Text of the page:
On his arrival in Sydney, the Settler should waste no time in selecting his grant… Many and great will be the difficulties and privations of his first commencement, but he must make up his mind to grapple manfully with them…
The spread of settlement in the new colony was slow up until about 1830, generally creeping along the coast, over the Cumberland Plain and up into the Hawkesbury-Nepean area. Inland exploration, particularly the crossing of the Blue Mountains in 1813, opened up the country beyond Sydney revealing spectacular new pastoral land.
Land administration became one of the most important tasks overseen by the colonial government. Before 1826, land grants were given by the Governor. In 1826, limits of location were decreed by Governor Darling and land grants could only be issued within these boundaries. People choosing to settle outside these boundaries were classed as squatters. After 1861, The Robertson Land Acts opened all Crown Land for selection until the law changed again in 1884. During this period, land parcels of between 40 and 320 acres could be conditionally purchased without a survey as long as the purchaser intended to improve the land and occupy it for at least three years.
Spread of settlement
Sketch & description of the settlement at Sydney Cove Port Jackson in the County of Cumberland taken by a transported convict on the 16th of April, 1788, which was not quite 3 months after Commodore Phillips's landing there [cartographic material] / F. F.
From 1791 to 1831, the governors of New South Wales issued free grants of land on behalf of the Crown to individuals to encourage the settlement of the colony. Evidence of ownership was provided by a document known as a Crown grant. This map shows grant lot numbers and acreages in 1814. Several place names included on the map have been replaced. At point H: ‘Bulanaming’ was used up until the 1820s for the area between Sydney and the Cooks River. In 1810 Governor Macquarie renamed the Green Hills region as Windsor although the former name appears on this map.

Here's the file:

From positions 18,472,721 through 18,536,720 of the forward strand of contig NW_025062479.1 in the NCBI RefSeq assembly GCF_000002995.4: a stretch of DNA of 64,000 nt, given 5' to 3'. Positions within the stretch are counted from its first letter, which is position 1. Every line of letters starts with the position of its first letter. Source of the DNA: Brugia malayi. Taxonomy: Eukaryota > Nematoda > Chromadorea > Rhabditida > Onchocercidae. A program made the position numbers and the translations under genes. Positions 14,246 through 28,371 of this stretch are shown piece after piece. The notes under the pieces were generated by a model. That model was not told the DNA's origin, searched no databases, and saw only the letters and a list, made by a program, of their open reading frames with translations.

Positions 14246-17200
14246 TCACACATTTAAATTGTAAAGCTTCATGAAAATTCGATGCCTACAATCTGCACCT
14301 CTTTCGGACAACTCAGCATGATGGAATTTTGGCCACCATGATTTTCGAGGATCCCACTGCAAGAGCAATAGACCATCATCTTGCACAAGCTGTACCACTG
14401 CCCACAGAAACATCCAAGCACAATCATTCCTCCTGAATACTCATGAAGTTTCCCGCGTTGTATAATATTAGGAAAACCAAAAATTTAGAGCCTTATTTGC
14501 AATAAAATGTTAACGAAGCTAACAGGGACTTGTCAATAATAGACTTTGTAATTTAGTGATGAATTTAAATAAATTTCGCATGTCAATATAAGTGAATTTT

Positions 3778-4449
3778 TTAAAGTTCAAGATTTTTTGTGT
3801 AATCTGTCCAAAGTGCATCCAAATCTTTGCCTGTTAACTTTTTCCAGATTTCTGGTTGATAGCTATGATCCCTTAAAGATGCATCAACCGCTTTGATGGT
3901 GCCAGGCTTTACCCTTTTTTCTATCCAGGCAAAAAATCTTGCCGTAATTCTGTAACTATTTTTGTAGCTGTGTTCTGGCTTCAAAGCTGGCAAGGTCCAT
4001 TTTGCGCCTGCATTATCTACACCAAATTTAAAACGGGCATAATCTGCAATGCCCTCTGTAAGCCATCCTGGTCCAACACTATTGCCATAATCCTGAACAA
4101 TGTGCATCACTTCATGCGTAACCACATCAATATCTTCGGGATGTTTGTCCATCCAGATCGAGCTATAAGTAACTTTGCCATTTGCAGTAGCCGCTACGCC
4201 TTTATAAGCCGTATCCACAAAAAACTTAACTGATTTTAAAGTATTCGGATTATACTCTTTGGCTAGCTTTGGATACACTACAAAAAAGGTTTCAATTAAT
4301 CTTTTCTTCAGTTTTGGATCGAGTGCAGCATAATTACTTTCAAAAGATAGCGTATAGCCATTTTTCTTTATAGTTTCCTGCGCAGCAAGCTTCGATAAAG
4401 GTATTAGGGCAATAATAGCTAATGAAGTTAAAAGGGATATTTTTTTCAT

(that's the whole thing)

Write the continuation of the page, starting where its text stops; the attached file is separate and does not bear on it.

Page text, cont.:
After the success of some early agriculturalists, such as John Macarthur, many people were encouraged to leave an overcrowded UK to try their luck in the colonies. As early as the 1820s Australia was being promoted as a land of opportunity for settlers and hundreds of books, maps and pamphlets were produced to describe and promote the colony to potential emigrants. Many of these publications dealt with methods for farming the country, land selection and stories of successful settlers. The would-be farmers were mainly new emigrants and emancipated convicts, many of whom had never worked on the land before. The business of selecting and working the country was new to them and these publications were designed to help them with the basics.
By the late 19th century, the economic importance of agriculture to the colony was so great that the New South Wales government began to consider providing formal learning for farmers and other agricultural workers. The Agricultural Branch of the Department of Mines and Agriculture (established in 1891) was responsible for research, education and advice. One of its first tasks was to establish a college and model farm to provide technological agricultural education and the Hawkesbury Agricultural College officially opened on 14th April 1896.
Experimental farms were established across New South Wales, in places as diverse as Moree, Bathurst, Wagga Wagga and Wollongbar. These farms were used to test new and modified varieties of crops, new techniques in irrigation or fertilisation, new farm implements and methods of working.
Training farms were also established, like the one at Hawkesbury Agricultural College, in areas earmarked for new farming settlements. They catered for newcomers to the land and taught them how to make a success of their own properties. New immigrants to Australia and returning soliders were two of the biggest target groups in the first half of the 20th century. The Soldier Settlement Scheme was implemented throughout parts of Australia following World War I.
Australia’s harsh landscape meant that the knowledge gained by the early settlers was hard won. Although later generations of farmers benefited from the experience of the early settlers as well as from the opportunity to engage in formal education and training, they still had to contend with Australia’s diverse climate, poor soils and lack of water. Flood, drought and plague could and still does often devastate many months of hard work. Despite technological advances, life on the land is still tough.